Betty Mwangi-Thuo, chief new products officer, Safaricom

One of three women on Kenyan operator Safaricom’s 12-strong senior management team, Betty Mwangi-Thuo is chief officer for new products. She oversees the firm’s value added service department, as well as all of its projects that intersect with the GSM Association.

Viviane Reding, European Commissioner for the Information Society and Media

Probably the most influential woman in the mobile industry, Commissioner Reding has not won a great deal of friends among mobile operators. Whether you see her as a slick, populist politician interfering in a market that is best left to set its own levels, or as a consumer champion who has broken the back of cosy operator pricing cartels, there is no denying her impact.

Kristin Rinne, senior vice president for architecture and planning, AT&T

One of the most senior women in the industry, Kristin Rinne has more than 30 years’ experience in telecoms. Today she is responsible for the IT and Network architecture and planning for AT&T, the second largest cellular network in the US, with almost 90,000 subscribers at the end of Q1 this year. She is also responsible for Product Development for AT&T products and services.

Liliana Solomon, chief executive, Vodafone Romania

A former chief financial officer at both Cable & Wireless and T-Mobile in the UK, Solomon began her career in the telecoms industry in 1995 at a German start-up. “I was attracted by this sector due to the fact that the entire telecom market was about to get liberalised in Europe. It was clear to me that the industry would change dramatically in the years to come and open up a whole new range of challenges and opportunities,” she says.

Sue Spradley, head of north America region, Nokia Siemens Networks

Formerly the president of Nortel’s Global Services and Operations, where she led the Canadian firm’s engineering, manufacturing and supply chain management, Sue Spradley joined Nokia Siemens Networks in July 2007 as the firm’s head of North America. The move was a return to the fold of sorts as, prior to joining Nortel, Spradley had served as vice president of marketing and product development for Siemens Communications’ North American business.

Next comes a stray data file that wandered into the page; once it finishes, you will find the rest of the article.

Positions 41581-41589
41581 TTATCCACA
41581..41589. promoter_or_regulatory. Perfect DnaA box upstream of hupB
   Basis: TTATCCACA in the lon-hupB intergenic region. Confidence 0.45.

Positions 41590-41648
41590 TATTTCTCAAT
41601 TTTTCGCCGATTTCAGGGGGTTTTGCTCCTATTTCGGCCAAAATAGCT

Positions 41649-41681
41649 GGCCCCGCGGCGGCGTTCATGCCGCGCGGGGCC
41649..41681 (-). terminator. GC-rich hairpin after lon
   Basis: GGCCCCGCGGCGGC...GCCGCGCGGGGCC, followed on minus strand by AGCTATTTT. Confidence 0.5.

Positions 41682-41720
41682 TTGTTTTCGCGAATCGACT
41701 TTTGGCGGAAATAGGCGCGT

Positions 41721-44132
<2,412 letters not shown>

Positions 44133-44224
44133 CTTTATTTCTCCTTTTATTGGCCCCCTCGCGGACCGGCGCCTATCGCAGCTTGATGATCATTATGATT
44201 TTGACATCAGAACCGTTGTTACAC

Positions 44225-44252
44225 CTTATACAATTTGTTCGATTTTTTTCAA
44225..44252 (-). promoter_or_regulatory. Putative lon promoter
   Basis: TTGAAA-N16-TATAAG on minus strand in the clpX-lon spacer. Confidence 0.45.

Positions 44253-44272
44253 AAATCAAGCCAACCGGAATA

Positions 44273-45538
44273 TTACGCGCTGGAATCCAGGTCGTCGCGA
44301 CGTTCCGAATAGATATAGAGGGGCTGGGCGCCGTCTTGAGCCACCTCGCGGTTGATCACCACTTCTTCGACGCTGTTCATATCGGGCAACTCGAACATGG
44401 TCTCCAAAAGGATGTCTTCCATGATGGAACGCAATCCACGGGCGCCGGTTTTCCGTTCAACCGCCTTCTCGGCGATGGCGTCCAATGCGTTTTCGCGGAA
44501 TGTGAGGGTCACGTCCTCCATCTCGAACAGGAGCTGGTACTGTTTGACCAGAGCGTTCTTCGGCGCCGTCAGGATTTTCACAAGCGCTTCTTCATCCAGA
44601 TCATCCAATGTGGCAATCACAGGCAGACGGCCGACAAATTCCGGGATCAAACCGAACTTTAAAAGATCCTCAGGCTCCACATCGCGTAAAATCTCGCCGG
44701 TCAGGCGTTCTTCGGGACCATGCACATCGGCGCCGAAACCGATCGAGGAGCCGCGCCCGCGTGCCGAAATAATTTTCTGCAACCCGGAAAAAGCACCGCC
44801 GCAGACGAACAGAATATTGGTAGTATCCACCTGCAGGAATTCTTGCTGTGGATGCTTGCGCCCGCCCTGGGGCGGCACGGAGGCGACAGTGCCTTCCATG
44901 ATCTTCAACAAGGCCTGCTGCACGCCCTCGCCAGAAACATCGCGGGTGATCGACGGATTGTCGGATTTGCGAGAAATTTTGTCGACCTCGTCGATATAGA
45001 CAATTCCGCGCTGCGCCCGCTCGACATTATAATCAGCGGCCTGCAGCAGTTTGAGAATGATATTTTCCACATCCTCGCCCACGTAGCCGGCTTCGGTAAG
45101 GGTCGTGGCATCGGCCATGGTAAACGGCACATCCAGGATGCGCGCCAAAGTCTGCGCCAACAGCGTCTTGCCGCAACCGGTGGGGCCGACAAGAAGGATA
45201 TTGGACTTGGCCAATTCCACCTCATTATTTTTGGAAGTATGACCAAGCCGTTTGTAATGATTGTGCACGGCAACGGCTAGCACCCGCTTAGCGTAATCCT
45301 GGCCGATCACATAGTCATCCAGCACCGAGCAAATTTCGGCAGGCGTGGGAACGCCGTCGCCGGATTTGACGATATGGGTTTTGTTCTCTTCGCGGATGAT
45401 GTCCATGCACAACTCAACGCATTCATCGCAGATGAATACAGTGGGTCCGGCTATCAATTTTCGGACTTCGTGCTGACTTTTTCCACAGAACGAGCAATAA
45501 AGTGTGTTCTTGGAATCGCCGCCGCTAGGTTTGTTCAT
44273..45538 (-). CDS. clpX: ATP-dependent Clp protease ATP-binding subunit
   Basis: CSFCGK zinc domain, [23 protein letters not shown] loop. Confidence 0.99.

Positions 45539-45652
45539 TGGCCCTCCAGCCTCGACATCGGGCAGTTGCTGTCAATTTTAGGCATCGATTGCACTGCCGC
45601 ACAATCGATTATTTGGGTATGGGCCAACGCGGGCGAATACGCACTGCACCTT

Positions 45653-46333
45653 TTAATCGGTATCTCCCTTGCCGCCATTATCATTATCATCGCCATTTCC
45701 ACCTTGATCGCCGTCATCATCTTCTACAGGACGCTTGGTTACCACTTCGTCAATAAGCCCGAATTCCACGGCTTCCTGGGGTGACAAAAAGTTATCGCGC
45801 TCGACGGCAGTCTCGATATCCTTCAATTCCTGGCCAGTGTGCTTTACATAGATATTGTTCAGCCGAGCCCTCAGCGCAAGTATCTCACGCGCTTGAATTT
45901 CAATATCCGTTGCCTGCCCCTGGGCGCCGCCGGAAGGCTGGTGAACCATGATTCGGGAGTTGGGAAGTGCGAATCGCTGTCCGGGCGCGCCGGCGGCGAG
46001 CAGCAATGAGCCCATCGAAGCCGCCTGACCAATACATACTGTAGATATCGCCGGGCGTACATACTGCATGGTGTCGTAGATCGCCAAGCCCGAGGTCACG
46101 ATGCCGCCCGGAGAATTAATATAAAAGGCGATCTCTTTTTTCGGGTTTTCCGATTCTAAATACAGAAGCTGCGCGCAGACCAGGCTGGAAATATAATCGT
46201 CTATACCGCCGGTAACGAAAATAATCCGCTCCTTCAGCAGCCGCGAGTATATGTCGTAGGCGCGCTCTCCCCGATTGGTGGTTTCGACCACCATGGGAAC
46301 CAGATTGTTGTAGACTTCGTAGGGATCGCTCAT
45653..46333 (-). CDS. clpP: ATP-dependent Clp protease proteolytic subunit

Stephanie Tilenius, vice president, e-commerce, Google

The announcement that Tilenius was joining Google came a matter of minutes after CEO Eric Schmidt’s keynote presentation at this year’s Mobile World Congress in Barcelona. And as one operator executive pointed out, hiring the woman who created PayPal for eBay was probably not done “so that Google can interface more successfully with operator billing systems.”

Sun Yafang, chairperson, Huawei

Few companies have established influence in the mobile industry as quickly and effectively as Chinese infrastructure vendor Huawei.

Cher Wang, chairman and co-founder, HTC

If women in senior positions within mobile industry players are few and far between, then female founders of powerful firms are truly scarce. But in Cher Wang, handset vendor HTC has just that. Wang co-founded the firm with current CEO Peter Chou, and remains chairman.